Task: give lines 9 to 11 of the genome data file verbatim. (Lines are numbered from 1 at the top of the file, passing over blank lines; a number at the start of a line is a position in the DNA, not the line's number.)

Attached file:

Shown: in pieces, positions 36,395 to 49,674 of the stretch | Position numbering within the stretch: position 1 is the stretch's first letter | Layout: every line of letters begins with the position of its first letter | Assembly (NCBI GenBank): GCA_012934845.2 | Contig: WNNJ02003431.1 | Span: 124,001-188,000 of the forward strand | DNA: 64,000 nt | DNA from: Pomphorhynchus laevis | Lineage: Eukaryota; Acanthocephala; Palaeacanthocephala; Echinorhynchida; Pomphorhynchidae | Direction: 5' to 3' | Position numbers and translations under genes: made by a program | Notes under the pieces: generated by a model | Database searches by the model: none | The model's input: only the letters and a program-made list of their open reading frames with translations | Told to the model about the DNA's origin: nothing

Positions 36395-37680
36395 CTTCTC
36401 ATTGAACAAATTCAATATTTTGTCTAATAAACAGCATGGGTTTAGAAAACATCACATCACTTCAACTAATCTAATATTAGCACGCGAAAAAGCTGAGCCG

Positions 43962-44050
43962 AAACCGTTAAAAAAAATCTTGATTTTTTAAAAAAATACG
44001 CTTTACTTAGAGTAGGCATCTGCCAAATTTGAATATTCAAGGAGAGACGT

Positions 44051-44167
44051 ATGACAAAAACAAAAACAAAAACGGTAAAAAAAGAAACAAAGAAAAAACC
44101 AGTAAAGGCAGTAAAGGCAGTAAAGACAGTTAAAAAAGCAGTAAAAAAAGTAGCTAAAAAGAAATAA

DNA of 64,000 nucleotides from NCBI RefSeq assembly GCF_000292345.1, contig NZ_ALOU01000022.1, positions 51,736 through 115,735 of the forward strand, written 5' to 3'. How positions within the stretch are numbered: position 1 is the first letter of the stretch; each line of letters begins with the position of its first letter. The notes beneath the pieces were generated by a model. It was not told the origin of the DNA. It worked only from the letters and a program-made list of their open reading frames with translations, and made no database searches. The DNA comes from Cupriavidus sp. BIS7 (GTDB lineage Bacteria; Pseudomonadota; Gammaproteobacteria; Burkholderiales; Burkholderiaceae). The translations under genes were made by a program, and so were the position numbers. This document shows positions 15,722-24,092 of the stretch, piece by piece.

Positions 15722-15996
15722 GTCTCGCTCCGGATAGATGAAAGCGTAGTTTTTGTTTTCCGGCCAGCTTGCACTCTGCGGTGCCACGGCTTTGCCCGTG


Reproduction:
44051 ATGACAAAAACAAAAACAAAAACGGTAAAAAAAGAAACAAAGAAAAAACC
44101 AGTAAAGGCAGTAAAGGCAGTAAAGACAGTTAAAAAAGCAGTAAAAAAAGTAGCTAAAAAGAAATAA

DNA of 64,000 nucleotides from NCBI RefSeq assembly GCF_000292345.1, contig NZ_ALOU01000022.1, positions 51,736 through 115,735 of the forward strand, written 5' to 3'. How positions within the stretch are numbered: position 1 is the first letter of the stretch; each line of letters begins with the position of its first letter. The notes beneath the pieces were generated by a model. It was not told the origin of the DNA. It worked only from the letters and a program-made list of their open reading frames with translations, and made no database searches. The DNA comes from Cupriavidus sp. BIS7 (GTDB lineage Bacteria; Pseudomonadota; Gammaproteobacteria; Burkholderiales; Burkholderiaceae). The translations under genes were made by a program, and so were the position numbers. This document shows positions 15,722-24,092 of the stretch, piece by piece.